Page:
First off I need to say something. I have not lost anyone really close to me. I am 25 and I still have all my family, so I don't know what it like to go through anything that is shared within these pages. Though it is classed as fiction, millions go through this every year and Sarah Pinborough treats the scenario with all the respect it deserves.

This is a story about the end of life. It is a truly emotional account from the daughter of a dying man. The woman shares this tale in the format of updates to her father at his bedside, along with personal thoughts and experiences. There is not much wrong with this book, it is a story that needs to be told. The Language Of The Dying is a swift, haunting and emotional insight to the death of a loved one and the fragility of relationships between family members.

We are taken on a journey by an unknown woman. She lives with her dying father and is sharing in every breath, cough, sickness and painful moment that he goes through. This situation brings her long split up family to her doorstep and reignited their once appreciated bond as family. What the reader gets in this scenario is moments of happiness, moments of sadness. moments of pain, moments of anger and moments of disbelief.

There are many themes present in these insightful pages. Some relevant to those who have lost and definitely some to those who lose in the future. The main theme is that of dying (shown in the form of the father). SP uses this theme to the best of her ability and crafts a story that will make you think about how you act around your family and what you take for granted. The other main theme is family (shown in the form of the daughter). SP takes us through the journey of this girl/lady and all her experiences, of family, of death and of overall loss.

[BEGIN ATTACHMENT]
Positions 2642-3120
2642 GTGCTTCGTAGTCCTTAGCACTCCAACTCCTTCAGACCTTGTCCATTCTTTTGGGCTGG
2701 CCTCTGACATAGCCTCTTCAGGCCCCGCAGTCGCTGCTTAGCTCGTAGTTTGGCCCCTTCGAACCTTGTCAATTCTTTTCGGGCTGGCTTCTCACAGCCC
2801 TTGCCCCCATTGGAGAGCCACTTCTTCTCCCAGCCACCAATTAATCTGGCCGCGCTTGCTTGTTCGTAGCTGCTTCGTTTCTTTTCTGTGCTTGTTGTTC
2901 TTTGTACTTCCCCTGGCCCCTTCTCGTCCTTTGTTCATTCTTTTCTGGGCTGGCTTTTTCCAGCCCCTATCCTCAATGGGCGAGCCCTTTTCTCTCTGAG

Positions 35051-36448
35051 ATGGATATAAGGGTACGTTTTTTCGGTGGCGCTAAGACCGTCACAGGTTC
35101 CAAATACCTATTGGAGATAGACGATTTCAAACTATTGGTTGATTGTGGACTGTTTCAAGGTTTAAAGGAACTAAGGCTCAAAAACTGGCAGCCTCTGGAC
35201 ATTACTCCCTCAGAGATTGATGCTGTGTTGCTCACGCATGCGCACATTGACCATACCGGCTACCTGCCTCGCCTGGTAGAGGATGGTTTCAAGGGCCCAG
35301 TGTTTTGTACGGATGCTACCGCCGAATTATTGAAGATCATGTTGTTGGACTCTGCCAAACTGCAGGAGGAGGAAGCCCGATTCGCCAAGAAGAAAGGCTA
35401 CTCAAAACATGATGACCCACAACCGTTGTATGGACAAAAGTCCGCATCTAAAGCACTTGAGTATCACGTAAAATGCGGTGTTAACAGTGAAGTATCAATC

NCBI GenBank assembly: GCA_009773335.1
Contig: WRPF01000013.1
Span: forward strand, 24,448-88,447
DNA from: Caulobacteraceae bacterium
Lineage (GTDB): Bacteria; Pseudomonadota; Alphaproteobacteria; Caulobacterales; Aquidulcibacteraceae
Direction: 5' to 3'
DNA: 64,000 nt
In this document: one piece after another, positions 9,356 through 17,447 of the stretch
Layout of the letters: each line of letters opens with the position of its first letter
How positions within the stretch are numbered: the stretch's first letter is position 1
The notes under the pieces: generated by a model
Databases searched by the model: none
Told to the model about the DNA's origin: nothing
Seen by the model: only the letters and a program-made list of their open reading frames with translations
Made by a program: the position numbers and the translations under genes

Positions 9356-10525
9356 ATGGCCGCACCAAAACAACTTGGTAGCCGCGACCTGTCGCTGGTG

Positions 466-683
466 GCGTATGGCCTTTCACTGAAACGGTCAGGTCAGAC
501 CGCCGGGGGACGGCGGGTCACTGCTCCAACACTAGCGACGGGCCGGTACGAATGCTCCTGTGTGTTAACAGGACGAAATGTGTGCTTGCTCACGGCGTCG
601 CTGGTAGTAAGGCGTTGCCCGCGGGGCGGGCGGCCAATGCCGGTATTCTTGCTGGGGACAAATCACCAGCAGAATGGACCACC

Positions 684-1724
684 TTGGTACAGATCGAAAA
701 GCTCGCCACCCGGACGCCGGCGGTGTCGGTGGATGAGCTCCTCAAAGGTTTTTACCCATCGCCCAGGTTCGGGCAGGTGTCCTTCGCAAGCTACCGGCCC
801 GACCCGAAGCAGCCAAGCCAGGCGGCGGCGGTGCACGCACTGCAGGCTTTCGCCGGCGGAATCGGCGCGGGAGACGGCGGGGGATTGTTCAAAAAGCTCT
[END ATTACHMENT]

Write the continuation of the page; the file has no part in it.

I did have a few issues with this book. I don't like it when authors kill children off to engineer extra depth of emotion to a character. It is only a personal qualm as I am a father. I also know that authors write about these things out of personal experience, so it is really an issue of my experience over actual inclusion of this subject matter. I also thought the animal in the night portion of this book was not explored enough. I know the theory is less is more, but when it is intriguing....more is better!

At the basis of this book, SP is trying to get us to think...What is it really like to lose everything? No more reading, no more eating, no more breathing, no more existence. We only really know when it happens, but Sarah Pinborough tries her best to at least convey any number of the complicated elements that come with the end. SP does a hauntingly, beautiful and effective job of telling this tale.


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TOP 500 REVIEWERon 17 December 2016
The Language of Dying by Sarah Pinborough was a book that seemed to be fantastic and that a lot of my friends on Goodreads ( and other readers there) love. However, now and then am I the odd one out because this book didn't do a thing for me. I kept on expecting for the moment to show up when I would get enthralled and get sucked into the story, but it never happened.

Instead, it just dragged on, and this is not a thick book, only 144 pages long, but it felt like it took forever to get to the end. I just couldn't connect with the character nor the story. The fantasy aspect of the story was also a big failure. Instead of being mysterious and intriguing it was just odd and felt out of place. I wonder if the book and worked better if one had gotten to know the characters better if the story had been more developed. Now instead it feels like you get a quick introduction to each of the siblings, but you never really get to know them or care for them or their father.

Now, this is just my humble opinion, it's a well-loved book and perhaps it will work better for you.

I chose to read this ARC and all opinions in this review are my own and completely unbiased!